pexels alexander suhorucov 6457579 scaled
pexels alexander suhorucov 6457579 scaled
Cash Flow Money News Briefs

Golden Seeds Reaches Historic Milestone with $150M Invested in Women-Owned Businesses

The early-stage angel investment firm has been committed to reshaping angel investing and funding women entrepreneurs for nearly 17 years.

Golden Seeds, an early-stage angel investment firm that champions and funds women-led startups, has reached a historic milestone: reaching $150 million in total investments in its effort to transform angel investing and achieve gender parity in entrepreneurship. Launched in 2005, the firm has financed more than 200 companies. These companies have gone on to raise more than $1.5 billion of total capital, demonstrating the incredible momentum of women entrepreneurs and the commitment of those investors who want to reshape the investment landscape.

An opportunity to empower women founders

In 2004, only 3 percent of all companies that received startup funding were led by at least one woman. By 2020, that percentage had jumped to 30 percent. Despite this progress, underfunding of women is leaving at least $3 trillion out of the global economy. One recent Harvard Business Review study suggests that it could add as much as $5 trillion to the global GDP.

“We’re celebrating the vision, grit and determination of our investors who understood early the vast opportunity represented by women-led companies, as well as the women entrepreneurs who have emerged as leaders in every field, from healthcare to enterprise technology to consumer products and service, while of course recognizing there is still much work to be done,” said Loretta McCarthy, Golden Seeds Co-CEO and Managing Partner.

A history of supporting women-led businesses

Golden Seeds was an early leader in the movement to back women-led companies. It is proudly one of the largest angel investor networks in the country. Nearly 1,000 investors have been part of Golden Seeds in capitalizing on these early-stage companies since the firm’s launch in 2005. In 2020, Golden Seeds was the second-largest angel group in terms of investment. It was also the third-largest in terms of numbers of companies funded, according to the Angel Resource Institute.

“Golden Seeds is one of more than 250 angel groups across the country and one of the only ones to reach such a historic milestone in raising early-stage capital. The fact that it was all for women-led companies makes it that much more remarkable,” said Pat Gouhin, CEO of the Angel Capital Association, the professional society of angel investors.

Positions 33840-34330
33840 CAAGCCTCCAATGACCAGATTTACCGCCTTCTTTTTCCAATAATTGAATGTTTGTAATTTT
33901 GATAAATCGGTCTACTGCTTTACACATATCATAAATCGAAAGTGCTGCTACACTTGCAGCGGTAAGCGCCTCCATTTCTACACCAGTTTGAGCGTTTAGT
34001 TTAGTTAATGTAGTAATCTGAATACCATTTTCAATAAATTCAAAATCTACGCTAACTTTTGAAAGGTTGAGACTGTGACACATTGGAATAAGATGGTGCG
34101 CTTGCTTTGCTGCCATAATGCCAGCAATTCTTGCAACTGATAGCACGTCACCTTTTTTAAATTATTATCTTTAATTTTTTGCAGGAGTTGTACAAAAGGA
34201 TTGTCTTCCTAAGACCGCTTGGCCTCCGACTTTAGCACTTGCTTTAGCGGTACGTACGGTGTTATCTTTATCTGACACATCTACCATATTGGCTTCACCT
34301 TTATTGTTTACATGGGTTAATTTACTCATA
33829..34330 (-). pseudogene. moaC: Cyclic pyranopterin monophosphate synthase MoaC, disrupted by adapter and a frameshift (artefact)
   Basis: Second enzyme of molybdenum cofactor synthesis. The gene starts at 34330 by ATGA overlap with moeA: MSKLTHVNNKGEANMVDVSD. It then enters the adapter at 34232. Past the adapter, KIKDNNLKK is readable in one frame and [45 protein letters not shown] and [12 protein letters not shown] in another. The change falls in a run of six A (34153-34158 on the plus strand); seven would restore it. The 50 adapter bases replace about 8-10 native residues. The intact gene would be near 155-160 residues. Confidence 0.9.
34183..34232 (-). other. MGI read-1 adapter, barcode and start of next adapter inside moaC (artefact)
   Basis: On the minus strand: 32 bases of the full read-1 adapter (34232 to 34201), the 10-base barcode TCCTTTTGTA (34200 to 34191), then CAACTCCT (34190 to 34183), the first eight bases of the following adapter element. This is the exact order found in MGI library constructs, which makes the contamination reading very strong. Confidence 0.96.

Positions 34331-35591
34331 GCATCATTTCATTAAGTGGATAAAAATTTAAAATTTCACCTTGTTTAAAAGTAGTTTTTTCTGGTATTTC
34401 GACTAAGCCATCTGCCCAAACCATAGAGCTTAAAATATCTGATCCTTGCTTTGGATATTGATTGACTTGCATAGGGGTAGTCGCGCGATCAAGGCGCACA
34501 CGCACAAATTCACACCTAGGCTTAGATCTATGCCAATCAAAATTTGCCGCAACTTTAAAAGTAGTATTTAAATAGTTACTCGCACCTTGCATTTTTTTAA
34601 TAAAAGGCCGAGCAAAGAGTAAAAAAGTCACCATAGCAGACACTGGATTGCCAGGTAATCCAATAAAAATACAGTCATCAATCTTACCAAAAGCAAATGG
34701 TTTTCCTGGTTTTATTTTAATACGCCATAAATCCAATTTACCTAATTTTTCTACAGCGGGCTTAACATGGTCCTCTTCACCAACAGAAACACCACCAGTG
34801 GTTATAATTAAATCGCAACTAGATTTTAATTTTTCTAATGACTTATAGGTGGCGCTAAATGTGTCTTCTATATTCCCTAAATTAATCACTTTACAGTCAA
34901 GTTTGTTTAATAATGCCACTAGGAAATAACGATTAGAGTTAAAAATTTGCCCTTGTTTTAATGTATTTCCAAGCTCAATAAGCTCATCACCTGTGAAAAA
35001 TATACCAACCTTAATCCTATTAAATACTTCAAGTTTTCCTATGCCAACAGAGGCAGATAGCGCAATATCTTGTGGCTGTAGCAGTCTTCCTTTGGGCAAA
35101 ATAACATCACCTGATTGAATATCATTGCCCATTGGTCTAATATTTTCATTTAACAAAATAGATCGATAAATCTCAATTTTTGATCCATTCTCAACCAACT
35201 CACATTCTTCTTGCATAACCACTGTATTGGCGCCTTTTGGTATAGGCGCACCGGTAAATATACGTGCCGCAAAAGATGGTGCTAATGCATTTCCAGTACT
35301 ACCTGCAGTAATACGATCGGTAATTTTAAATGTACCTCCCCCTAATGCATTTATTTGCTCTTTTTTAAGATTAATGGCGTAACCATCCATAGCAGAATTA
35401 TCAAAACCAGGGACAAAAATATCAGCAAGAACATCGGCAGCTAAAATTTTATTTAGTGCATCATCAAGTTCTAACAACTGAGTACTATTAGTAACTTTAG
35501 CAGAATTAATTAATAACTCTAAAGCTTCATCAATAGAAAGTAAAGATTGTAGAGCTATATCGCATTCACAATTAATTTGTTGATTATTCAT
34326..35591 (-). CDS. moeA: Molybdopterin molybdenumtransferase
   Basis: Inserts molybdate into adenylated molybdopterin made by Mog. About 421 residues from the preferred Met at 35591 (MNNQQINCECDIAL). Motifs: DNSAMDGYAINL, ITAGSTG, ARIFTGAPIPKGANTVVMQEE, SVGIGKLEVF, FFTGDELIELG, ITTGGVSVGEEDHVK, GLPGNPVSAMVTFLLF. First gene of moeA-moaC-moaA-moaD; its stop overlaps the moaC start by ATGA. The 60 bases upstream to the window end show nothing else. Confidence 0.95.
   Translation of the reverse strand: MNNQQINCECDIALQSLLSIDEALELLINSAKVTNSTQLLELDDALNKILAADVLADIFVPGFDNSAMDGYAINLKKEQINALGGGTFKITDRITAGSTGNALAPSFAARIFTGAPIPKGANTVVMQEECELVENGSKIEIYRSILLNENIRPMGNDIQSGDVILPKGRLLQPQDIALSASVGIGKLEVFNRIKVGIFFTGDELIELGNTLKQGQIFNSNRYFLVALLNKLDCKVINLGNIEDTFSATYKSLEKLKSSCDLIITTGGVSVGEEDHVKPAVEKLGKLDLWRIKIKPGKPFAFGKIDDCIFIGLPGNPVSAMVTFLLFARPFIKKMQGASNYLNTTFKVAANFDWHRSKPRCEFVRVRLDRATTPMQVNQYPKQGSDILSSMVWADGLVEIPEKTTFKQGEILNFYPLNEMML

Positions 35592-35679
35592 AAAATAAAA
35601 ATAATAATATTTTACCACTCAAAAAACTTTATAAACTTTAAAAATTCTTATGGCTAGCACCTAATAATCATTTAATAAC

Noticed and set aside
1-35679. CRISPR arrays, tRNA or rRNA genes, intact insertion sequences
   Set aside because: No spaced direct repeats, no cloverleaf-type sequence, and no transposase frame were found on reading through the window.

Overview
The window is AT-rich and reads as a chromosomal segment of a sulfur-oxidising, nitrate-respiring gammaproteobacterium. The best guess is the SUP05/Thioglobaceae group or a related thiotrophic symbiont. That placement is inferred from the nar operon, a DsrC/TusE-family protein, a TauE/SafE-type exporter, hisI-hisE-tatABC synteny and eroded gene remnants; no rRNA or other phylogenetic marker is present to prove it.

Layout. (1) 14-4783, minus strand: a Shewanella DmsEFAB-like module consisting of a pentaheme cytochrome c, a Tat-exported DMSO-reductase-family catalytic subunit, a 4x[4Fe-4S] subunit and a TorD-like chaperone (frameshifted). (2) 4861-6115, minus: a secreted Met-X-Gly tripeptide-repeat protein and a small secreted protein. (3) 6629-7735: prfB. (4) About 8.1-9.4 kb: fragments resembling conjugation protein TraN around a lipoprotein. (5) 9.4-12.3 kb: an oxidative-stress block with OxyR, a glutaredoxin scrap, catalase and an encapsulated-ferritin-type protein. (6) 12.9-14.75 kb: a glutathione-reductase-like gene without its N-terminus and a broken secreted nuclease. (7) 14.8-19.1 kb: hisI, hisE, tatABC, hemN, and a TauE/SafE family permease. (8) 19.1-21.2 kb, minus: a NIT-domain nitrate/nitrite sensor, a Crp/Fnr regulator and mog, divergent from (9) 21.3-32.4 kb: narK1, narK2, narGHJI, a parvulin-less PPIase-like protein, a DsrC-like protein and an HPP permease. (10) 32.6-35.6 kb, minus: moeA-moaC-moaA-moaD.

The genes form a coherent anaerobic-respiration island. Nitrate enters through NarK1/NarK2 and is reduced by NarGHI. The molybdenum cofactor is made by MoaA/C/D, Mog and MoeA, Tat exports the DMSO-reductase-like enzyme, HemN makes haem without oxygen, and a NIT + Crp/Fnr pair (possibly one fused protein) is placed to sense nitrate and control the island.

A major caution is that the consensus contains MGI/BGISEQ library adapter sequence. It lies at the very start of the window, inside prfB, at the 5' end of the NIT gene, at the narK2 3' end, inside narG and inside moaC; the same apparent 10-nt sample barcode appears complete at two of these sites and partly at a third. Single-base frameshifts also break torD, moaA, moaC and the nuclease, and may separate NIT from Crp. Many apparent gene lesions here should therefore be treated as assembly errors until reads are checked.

Golden Seeds offers angel investors the opportunity to participate on due diligence teams; invest in promising startups; attend training sessions, national forum meetings and syndication events; and join meetings in any of the organization’s chapters throughout the U.S. Golden Seeds’ growth over the past 15 years includes launching eight chapters across the country. Chapters exist in Arizona, Atlanta, Boston, Dallas, Houston, New Jersey, New York and Silicon Valley, among others places.

“As a first-time founder, I was impressed by Golden Seeds’ dedication to funding women-led businesses for so many years,” said Minna Song, CEO and Co-founder of MeetElise, the first company to tackle rising housing costs with AI. “Beyond that, Golden Seeds has helped us every step of the way as a mentor and investor – from guiding us in who to include in funding rounds, to selecting the right partners, to welcoming us into its vast network.”

About Golden Seeds

Golden Seeds pursues investment returns through the empowerment of women entrepreneurs and those who invest in them. The group began in 2005 and its headquarters is located in New York City. Active chapters are in Arizona, Atlanta, Boston, Dallas, Houston, New Jersey, New York and Silicon Valley. One of the largest angel networks in the United States, the investment firm has invested more than $150 million in over 200 companies. Additionally, the organization has a relationship with three funds with committed capital of $36 million. For more information, visit

Check for errors 160x600 1